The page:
Design techniques for window dressing
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Carmen Cabezas Fontanilla (Madrid, 1966) graduated in Art and Interior Design from the School of Decorative Arts in Madrid and the IADE (Institute of Art Education) in Bilbao.
She developed her professional career as an interior designer and window dresser with companies in different sectors. Her experience teaching window-dressing courses has led to the writing of this handbook, published by Ideaspropias Editorial.
Ana Isabel Bastos Boubeta (Vigo, 1972) has a degree in Geography and History from the University of Santiago de Compostela. She holds the titles of Technical Salesperson and Head of Sales, both awarded by the Government of Galicia.
Both her extensive training and her professional experience in the retail sector are reflected in this handbook.
In the publishing world, she is sole author of the entire volume of Implantación y animación de espacios comerciales and has collaborated on Agente comercial, both titles published by Ideaspropias Editorial.
1. The window display
1.2. Brief background history
1.5. Types of window display
1.5.1. Types of window display according to location
1.5.2. Types of window display according to presentation
1.5.3. Window displays for brand advertising
1.5.4. Window displays that do not exhibit merchandise or products
1.5.5. Types of window display according to product
1.6. What is a window dresser?
1.7. Summary of content
2. Basic principles of window dressing
2.2. Factors that determine the composition of a window display
2.3. Basic principles of a window display: simplicity; reliefs; clarity; grouping and empty spaces; sharpness; dominance; homogeneity; luminosity
2.4. Key characteristics: visibility; order and unity; visual coherence; creativity and surprise
2.5. Principles of composition: balance, weight, shape, space and memory
2.5.6. Composition proposals
2.6. Summary of content
3. Basic elements of window dressing. Colour and light. Lines, surfaces and volumes. Structural elements
3.2.1. The perception of colour
3.2.2. Characteristics of colour: tone, luminosity (paleness), saturation (intensity) and hue
3.2.3. Classification of colour: basic, complementary, binary, cool, and others
3.2.4. The psychology of colour
3.2.5. Colour selection criteria: nature and characteristics of the articles; the shop’s style and clientele; season; fashion; number of colours and performance
3.3. Light and illumination
3.3.1. Light and the window display
3.3.2. Lighting systems
3.3.3. Shadow and colour
3.3.4. Appropriate light strength for a window display
3.3.5. Types of lights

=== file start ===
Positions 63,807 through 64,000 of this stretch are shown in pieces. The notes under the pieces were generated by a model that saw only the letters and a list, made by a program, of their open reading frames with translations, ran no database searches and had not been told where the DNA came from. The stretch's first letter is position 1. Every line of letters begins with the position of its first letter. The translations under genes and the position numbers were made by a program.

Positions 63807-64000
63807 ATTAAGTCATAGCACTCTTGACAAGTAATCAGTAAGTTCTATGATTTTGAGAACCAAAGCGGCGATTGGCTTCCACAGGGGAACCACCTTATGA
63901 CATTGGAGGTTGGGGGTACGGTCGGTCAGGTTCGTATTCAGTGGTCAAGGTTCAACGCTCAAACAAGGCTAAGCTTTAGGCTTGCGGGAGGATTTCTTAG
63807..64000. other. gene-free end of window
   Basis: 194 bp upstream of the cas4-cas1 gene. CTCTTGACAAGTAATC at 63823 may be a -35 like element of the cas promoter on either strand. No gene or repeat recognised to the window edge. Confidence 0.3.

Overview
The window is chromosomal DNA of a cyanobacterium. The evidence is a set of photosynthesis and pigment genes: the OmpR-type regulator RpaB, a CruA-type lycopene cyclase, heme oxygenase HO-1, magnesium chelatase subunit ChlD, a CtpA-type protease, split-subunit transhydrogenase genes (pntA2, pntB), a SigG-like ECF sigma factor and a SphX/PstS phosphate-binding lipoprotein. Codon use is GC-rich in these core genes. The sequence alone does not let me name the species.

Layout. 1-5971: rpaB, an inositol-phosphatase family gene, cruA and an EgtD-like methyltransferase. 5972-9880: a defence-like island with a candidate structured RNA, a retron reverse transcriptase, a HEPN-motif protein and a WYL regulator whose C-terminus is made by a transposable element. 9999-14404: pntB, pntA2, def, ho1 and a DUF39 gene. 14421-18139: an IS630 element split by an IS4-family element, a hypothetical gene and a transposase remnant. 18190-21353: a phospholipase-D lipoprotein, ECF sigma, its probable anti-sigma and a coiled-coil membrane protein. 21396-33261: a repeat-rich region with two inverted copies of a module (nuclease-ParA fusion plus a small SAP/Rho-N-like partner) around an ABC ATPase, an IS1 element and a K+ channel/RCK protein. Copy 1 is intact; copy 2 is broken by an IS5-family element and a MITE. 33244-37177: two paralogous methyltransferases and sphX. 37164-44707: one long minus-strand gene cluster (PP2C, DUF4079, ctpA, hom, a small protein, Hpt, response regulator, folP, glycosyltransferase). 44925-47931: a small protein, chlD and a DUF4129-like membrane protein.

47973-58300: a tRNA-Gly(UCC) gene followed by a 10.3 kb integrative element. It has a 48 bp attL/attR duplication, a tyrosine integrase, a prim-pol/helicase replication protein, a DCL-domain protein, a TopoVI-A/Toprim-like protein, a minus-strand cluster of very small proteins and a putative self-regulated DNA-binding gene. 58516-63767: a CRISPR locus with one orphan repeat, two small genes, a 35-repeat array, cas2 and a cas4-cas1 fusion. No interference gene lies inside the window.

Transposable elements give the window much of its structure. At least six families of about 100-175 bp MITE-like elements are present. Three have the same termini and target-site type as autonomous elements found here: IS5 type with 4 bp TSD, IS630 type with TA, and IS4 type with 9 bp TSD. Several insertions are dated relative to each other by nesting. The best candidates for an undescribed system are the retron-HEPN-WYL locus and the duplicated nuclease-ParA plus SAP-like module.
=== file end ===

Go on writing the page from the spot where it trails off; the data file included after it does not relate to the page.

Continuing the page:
3.4. Lines, volumes and surfaces
3.5. Structural elements: windowpanes, walls, backgrounds (open, half open, closed) and display bases
3.5.1. Structural elements
3.5.3. Window display work tools
3.6. Summary of content
4. Definition of a window display
4.5. Initial elements to consider
4.5.2. Signs. Functions: attractive, informative and decorative
4.5.3. Selection of text and wording for signs
4.5.4. Signage and screen printing
4.6. Labels. Information (price, composition, size, brand and other characteristics) and regulations. Dimensions and colours. Location
4.7. Interior decoration. Display accessories: function, types and selection criteria
4.7.2. Display materials
4.7.3. Mobile elements, technical equipment and animation systems
4.7.4. Fixed elements
4.7.5. Living elements
4.7.7. Selection criteria
4.8. Creating the window display
4.8.1. Measuring the space
4.8.2. The idea
4.8.3. Developing a project
4.8.6. Completion time
4.8.7. Decoration and materials (wood, plastic, metal, cord, card, paint, paper, plaster, fabric and cork)
4.9. Product display schedule
4.9.1. Preparing the products to be displayed
4.9.3. Displaying the products: the assembly
4.9.4. Product movement/renewal. Window display rotation
4.10. Special sales: sales, start of season, end of year
4.11. Performance and effectiveness of the window display: efficiency ratios and indexes
4.12. Summary of content
5. Drawing and design
5.2. Theory of visual communication. The meaning of design
5.3. Composition and design
5.3.2. General concepts and combinations
5.3.3. Sign. Symbol. Emblem. Anagrams and diagrams. Brands and logotypes
5.3.4. Visual elements: three-dimensional
5.3.5. The design method
5.4. Artistic drawing and technical drawing
5.5. Summary of content
A good professional window dresser must be innovative and creative, intuitive and resourceful, i.e., an artist with a technical and commercial base. They must also possess artistic, marketing and technical skills. Moreover, an excellent sense of colour and light and an ability to create scenic displays is also important.
This handguide, published by Ideaspropias Editorial, is a practical guide to the techniques, methods, materials and procedures entailed in the art of window dressing. It also includes resources and real examples that will guide and facilitate your work when designing a shop window.
The aim of this training material is give you the knowledge of how to develop the design of a window display, by applying window-dressing techniques based on previously-identified technical, marketing and aesthetic objectives. This practical guide is a reference for all those wishing to design and assemble a window display.
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